- The United States Marine Corps Reconnaissance Battalions use the skull-and-crossbones symbol in their emblem.
- The White Russian Kornilov regiment adopted a death’s head emblem in 1917.
- The No. 100 Squadron RAF (Royal Air Force) continue to use a flag depicting a skull and crossbones supposedly in reference to a flag stolen from a French brothel in 1918.
- and plenty more examples can be found
And of course if we return to the secret societies topic, the most notorious college fraternity in America is the Skull and Bones Society, founded in 1832 at Yale University.
Skull and bones was founded by valedictorian William H. Russell and 14 other undergraduates. Russell had taken time off from his Yale studies to travel in Germany, and apparently encountered a college society there that he used as a model for his new fraternity. Originally called the Eulogian Club, after its invented patron Eulogia, goddess of eloquence, the fraternity in 1833 took the pirate skull and crossbones flag as its symbol, and so became known as Skull and Bones. Like other college fraternities, it has an initiation ceremony consisting of roughly equal parts nineteenth-century melodrama and undergraduate pranks. Skull and Bones came out of a long history of similar organizations at Yale. The oldest known Yale student society, a literary society called Crotonia (after the location of Pythagoras’s school in ancient Italy), was in existence before 1750. Skull and Bones, however, was the first to limit its membership. Each year, 15 members of the incoming senior class were (and are) selected for admission by vote of the existing members. Membership was restricted to male students until 1991, when the first female members were initiated.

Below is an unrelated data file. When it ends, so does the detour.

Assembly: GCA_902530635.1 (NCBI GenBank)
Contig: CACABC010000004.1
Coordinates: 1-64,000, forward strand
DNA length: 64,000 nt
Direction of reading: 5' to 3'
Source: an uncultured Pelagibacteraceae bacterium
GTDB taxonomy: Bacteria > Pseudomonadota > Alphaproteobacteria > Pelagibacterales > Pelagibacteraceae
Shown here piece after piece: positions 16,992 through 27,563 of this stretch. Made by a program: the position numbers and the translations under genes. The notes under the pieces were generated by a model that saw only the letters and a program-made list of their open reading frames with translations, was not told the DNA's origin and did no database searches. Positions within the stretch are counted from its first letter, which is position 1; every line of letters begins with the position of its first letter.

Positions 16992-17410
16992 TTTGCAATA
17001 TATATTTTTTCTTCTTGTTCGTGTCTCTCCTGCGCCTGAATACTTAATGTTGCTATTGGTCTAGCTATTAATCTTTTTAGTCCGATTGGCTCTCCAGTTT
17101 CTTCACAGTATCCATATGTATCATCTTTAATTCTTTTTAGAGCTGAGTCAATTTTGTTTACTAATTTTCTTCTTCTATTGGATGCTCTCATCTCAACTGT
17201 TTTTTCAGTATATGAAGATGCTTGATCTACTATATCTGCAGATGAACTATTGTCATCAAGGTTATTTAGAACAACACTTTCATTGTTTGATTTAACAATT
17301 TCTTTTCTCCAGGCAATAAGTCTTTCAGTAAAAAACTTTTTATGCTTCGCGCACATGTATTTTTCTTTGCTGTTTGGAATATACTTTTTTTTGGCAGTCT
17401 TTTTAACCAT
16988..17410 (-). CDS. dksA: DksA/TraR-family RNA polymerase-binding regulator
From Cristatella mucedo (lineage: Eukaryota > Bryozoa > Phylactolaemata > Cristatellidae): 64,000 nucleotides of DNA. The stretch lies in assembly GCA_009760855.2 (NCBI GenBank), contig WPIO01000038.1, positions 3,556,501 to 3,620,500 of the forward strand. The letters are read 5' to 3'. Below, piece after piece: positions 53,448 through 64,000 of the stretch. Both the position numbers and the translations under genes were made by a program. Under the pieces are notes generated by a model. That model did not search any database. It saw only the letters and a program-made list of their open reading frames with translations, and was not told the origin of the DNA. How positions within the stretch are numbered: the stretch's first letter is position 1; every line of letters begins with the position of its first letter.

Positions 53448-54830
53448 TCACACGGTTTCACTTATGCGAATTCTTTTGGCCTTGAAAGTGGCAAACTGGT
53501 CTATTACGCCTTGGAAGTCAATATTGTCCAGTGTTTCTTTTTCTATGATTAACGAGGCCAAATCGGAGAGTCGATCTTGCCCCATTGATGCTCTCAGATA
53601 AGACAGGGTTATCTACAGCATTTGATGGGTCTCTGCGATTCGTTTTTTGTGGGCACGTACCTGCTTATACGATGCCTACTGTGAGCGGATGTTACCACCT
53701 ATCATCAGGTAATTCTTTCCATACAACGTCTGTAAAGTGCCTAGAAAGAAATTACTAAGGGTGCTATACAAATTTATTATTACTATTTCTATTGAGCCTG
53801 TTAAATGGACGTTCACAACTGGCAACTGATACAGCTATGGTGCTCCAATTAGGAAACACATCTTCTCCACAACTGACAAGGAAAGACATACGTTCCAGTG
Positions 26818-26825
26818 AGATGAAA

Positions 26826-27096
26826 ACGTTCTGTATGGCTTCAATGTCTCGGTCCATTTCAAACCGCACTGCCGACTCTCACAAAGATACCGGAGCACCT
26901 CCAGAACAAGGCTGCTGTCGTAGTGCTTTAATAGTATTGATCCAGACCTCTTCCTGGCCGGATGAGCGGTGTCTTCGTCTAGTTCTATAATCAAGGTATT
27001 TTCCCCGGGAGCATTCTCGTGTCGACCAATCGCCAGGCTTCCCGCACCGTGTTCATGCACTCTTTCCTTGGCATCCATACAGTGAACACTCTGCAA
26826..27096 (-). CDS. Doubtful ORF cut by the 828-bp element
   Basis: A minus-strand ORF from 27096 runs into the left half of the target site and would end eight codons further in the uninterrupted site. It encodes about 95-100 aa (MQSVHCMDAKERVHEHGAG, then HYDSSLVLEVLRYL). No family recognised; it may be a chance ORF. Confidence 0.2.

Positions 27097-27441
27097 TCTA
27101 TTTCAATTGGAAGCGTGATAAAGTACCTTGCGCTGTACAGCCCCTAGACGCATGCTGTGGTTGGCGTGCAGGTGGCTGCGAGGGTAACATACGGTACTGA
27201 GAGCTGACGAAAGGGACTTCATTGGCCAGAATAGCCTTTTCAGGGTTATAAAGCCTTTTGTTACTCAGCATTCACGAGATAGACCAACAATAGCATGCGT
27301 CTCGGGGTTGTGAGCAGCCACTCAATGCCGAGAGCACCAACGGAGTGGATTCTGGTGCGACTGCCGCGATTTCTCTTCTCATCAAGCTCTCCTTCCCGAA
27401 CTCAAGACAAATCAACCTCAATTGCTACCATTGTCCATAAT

The society’s headquarters, or “tomb” as it’s been called, was built in 1856 in the location it still occupies, on High Street in New Haven, Connecticut. Current members, or “knights,” meet there on Thursday and Sunday nights for dinner and society activities; former members, or “patriarchs,” are welcome to attend when in town, and several annual events attract large numbers back to Yale and events at the tomb. The society also possesses Deer Island in the St Lawrence River, used as a holiday spot by knights, patriarchs, and their families.
As the oldest and most prestigious student society at one of America’s top universities, Skull and Bones has attracted its share of members who went on to become important figures in politics and business. Three US presidents – William Howard Taft, George Bush, and George W. Bush – were members during their time at Yale. The society’s total of presidents measures up poorly to other fraternities, for example, next to the 14 presidents who have been Freemasons, or even the 5 who have been Elks. The Elks is one of the largest of American fraternal orders. Unlike most other orders of the kind, they continued to expand their membership until 1976, reaching a peak of 2200 lodges and over 1.6 million members in that year. But that’s for another post.
Some writers claim that Skull and Bones forms the inner circle of the Council on Foreign Relations, an elite think-tank that is among the most popular targets for American conspiracy theorists. –> http://the.maier-files.com/council-on-foreign-relations/
The Bush family connection to Skull and Bones has also brought the fraternity to center stage in many accounts of the New World Order. This sinister reputation doubtless delights the society’s undergraduate members. The birth of the CIA has also a Skull and Bones connection.